GETTING half a million more people swimming regularly might seem like a big job.
But that’s the aim of a challenge launched at the Mountbatten Centre in Portsmouth yesterday by Olympic gold medallist Duncan Goodhew.
He gave tips to swimmers who had been picked to help launch the British Gas and SwimBritain partnership.
It aims to get 500,000 more people swimming across the country.
Duncan, who won a gold medal in the 100m breast stroke at the 1980 Moscow games, said: ‘It’s a fantastic idea. It’s a relay for people to improve their swimming and you get to swim in the magnificent setting of the Mountbatten Centre.’
As part of the project, everyone who signs up will also get four half-hour lessons to get coached on their swimming technique.
Duncan added: ‘The lessons are important because people get comfortable with their technique and swimming becomes less of a challenge.
‘It is a great way to exercise and just a few tips can help improve a stroke and your fitness.
‘But for me, the most important thing about the partnership is to get 500,000 new swimmers over the next three years.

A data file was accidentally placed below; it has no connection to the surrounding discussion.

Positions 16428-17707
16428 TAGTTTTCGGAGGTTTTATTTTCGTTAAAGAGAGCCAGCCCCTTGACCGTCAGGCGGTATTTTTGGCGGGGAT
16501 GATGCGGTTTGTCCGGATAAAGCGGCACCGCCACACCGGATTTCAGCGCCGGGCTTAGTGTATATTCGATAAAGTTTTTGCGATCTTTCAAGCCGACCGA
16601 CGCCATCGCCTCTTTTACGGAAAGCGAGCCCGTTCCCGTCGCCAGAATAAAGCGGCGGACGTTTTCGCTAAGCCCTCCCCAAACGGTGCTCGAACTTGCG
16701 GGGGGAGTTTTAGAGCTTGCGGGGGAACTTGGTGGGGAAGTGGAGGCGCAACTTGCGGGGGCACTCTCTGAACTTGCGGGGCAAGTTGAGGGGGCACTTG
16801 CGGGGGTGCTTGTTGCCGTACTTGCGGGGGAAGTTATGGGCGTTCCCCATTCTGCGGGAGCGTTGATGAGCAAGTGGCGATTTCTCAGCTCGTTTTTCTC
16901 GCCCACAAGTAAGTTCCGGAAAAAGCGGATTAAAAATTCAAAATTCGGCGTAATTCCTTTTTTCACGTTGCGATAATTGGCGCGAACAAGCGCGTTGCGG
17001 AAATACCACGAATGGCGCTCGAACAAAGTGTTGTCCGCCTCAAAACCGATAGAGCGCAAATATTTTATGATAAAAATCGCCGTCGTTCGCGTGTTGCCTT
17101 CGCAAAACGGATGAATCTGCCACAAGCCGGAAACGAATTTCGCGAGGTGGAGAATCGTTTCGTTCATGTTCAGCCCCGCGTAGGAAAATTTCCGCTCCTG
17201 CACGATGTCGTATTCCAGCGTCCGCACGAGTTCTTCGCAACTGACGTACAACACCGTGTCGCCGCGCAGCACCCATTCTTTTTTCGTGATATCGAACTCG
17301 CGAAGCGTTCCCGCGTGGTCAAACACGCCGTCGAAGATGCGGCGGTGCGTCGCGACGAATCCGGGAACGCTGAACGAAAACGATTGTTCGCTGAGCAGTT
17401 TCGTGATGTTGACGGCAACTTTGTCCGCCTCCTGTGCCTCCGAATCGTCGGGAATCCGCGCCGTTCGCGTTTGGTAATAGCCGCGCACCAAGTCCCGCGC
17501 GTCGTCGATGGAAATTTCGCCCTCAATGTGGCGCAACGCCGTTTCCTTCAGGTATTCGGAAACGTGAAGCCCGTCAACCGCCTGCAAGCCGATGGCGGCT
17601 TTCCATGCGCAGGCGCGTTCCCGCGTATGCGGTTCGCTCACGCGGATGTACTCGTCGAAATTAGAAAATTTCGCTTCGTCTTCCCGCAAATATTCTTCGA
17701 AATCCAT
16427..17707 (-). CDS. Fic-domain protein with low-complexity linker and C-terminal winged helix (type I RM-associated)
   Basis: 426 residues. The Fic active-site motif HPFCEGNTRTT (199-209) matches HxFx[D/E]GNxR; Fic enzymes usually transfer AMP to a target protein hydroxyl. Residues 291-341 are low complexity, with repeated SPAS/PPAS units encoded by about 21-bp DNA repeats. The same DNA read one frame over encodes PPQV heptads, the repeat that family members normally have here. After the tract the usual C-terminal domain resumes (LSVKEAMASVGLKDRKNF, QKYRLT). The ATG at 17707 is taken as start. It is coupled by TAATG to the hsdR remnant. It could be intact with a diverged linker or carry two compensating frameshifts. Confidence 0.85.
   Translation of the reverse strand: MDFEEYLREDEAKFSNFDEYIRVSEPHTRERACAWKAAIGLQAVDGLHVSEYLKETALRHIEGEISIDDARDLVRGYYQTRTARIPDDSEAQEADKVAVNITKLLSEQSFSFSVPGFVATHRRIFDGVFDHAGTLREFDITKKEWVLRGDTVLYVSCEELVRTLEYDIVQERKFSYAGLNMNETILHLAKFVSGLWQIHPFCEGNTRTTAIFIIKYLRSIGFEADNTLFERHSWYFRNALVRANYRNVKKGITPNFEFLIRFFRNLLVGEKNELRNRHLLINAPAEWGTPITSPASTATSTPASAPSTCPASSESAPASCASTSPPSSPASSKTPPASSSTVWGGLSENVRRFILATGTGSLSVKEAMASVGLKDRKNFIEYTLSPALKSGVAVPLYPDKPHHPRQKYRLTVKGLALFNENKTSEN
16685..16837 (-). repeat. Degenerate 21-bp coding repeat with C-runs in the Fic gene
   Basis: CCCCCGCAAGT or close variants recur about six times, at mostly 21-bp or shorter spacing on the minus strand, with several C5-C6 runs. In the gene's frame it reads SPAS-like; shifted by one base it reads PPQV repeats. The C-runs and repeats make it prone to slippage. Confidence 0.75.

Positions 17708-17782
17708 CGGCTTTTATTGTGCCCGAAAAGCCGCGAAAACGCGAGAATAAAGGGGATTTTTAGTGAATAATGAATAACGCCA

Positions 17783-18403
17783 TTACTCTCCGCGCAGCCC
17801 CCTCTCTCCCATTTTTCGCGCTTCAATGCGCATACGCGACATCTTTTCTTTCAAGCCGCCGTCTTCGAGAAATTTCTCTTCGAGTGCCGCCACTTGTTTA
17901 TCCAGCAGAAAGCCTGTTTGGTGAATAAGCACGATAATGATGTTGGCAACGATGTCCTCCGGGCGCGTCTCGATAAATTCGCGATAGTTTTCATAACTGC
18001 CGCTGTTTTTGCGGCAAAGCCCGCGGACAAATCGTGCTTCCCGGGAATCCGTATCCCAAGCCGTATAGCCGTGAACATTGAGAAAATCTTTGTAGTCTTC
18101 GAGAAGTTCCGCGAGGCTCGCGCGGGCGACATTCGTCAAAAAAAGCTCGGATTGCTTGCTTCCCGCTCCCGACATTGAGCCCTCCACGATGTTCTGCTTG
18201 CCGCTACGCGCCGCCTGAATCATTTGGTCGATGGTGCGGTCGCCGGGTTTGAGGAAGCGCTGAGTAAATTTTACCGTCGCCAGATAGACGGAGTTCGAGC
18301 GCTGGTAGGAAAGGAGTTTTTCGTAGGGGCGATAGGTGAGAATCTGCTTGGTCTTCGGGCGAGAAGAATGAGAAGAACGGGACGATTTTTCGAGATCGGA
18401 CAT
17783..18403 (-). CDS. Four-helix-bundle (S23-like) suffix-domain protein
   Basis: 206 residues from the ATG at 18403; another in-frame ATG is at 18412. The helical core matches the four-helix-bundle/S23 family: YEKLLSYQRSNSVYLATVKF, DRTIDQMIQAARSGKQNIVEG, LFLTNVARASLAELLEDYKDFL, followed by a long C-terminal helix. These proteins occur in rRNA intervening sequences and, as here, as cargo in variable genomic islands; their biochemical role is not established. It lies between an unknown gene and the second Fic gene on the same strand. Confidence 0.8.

‘It’s important to the whole team to get people into the pool because swimming is the best form of exercise for someone to do. It liberates you when you get in the water but it’s not abrasive to your body, it doesn’t wear out joints and it burns a massive amount of calories.’
Duncan spent the morning at Mountbatten Centre with three women who were chosen to help with the launch.
Abbey Coe, 37, and Sarah Porter, 49, are part of the SwimBritain team.
Norma Davison, from Fareham, was asked the day before if she’d take part.
She said: ‘I’m only a regular swimmer so I was surprised when I was asked.’
Duncan was practising for when he does the relay on September 15.
He will be joining in with the fun with three other people to make a team of four to cover 4,000m.
The relay at the Mountbatten Centre will have each person completing four 250m laps. For more information or to enter a team visit swimbritain.co.uk